Resolving Code Names to Structures from the Medicinal Chemistry Literature: Not as FAIR as it Should Be
Roxana-Maria Rujan, Miguel Amaral, Christopher Southan and Ian Dunlop
Medicines Discovery Catapult, Block 34, Mereside, Alderley Park, Macclesfield, Cheshire, SK10 4ZF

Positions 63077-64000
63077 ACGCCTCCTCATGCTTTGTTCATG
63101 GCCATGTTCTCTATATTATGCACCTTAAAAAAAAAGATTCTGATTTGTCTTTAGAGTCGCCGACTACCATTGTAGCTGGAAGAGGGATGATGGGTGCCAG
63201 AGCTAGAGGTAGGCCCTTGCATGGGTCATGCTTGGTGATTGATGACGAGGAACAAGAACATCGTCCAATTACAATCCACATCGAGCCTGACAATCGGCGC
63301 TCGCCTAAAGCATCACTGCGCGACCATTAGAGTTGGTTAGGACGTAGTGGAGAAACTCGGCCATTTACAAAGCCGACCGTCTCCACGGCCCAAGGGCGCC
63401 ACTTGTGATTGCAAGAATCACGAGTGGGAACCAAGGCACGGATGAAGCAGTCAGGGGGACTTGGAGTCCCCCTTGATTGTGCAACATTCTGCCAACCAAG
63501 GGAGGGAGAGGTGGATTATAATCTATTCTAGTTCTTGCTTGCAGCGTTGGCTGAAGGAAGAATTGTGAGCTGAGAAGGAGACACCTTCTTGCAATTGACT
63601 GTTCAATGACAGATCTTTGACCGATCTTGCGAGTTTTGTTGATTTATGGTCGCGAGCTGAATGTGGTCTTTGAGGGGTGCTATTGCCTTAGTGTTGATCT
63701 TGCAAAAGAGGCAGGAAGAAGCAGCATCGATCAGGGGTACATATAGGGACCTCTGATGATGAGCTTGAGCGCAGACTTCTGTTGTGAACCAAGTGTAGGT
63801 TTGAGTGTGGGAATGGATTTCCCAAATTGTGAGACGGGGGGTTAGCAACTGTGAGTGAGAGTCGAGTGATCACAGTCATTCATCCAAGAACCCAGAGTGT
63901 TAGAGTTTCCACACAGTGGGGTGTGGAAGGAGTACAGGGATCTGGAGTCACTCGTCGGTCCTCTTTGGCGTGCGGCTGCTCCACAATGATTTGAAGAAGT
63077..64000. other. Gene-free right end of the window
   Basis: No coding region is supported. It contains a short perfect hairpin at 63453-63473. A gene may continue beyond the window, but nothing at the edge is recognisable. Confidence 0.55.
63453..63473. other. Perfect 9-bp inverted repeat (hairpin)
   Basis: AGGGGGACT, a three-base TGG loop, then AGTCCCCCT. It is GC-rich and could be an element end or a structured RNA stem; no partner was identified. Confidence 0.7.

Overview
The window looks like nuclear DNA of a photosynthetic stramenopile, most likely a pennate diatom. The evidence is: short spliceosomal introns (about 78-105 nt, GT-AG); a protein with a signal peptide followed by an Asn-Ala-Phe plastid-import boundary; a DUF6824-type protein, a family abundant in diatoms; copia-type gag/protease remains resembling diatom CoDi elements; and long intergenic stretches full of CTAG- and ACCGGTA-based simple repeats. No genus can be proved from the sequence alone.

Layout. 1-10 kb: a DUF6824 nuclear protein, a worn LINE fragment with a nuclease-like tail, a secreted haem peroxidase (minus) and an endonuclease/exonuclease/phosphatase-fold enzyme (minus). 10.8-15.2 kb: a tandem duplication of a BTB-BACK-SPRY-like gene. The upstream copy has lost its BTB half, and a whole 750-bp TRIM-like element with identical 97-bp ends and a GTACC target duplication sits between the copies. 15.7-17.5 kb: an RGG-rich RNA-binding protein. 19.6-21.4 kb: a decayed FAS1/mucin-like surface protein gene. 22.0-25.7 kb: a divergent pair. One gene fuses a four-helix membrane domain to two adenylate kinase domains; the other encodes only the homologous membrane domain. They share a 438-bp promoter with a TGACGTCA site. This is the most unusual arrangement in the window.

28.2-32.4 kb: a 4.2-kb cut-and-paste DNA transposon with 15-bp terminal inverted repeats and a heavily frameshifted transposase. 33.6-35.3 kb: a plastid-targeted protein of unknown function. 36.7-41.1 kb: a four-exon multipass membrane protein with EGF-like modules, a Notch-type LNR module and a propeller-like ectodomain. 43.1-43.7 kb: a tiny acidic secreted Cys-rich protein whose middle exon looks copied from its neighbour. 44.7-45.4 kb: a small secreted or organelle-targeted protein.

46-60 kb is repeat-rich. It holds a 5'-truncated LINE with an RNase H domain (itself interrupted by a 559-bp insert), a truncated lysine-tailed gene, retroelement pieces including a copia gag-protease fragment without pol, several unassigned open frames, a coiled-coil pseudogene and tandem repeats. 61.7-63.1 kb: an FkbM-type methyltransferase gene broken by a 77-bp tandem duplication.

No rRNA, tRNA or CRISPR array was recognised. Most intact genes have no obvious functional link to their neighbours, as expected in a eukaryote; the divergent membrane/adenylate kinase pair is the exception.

The practice of assigning code names (CNs) as the publicly declared identifiers for distinct lead compound in drug discovery is widespread but remains problematic for biocuration. They are typically used on company web sites, press releases, abstracts, posters, slides, clinical trials and journal articles. The most common approximate form is “XXX-123456”, with letter prefixes for the organization of origin and numbering from an implicit internal registration system. However, they are effectively non-standardized and may include single letter codes, spaces, commas, suffixes, multiple hyphens and CNs too short to have any useful searching specificity. It can also be challenging to resolve and extract the name-to-structure (n2s) from the journal article, especially for image-only representations. Further challenges arise when some CNs are blinded in press releases and clinical trial entries (i.e., there is no open n2s). This work had an initial focus on detecting and curating CNs from the Journal of Medicinal Chemistry. From ~2000 PubMed abstracts ~ 300 codes were identified which could be manually mapped to structures. We also developed an extended regular expression syntax to identify as many CNs as possible automatically from just the abstract text. However extensive specificity tweaking was needed including the compilation of false-positive blacklists corresponding to in many cases to gene and cell line names in the abstracts. While many CNs had n2s matches in PubChem from various submitting sources such as Guide to Pharmacology, BindingDB and ChEMBL others were novel. However, many lead structures remained difficult to map into databases because of trivial non-coded naming (e.g., compound 22b). Causes and amelioration of these curation and FAIRness issues for medicinal chemistry lead compounds will be outlined.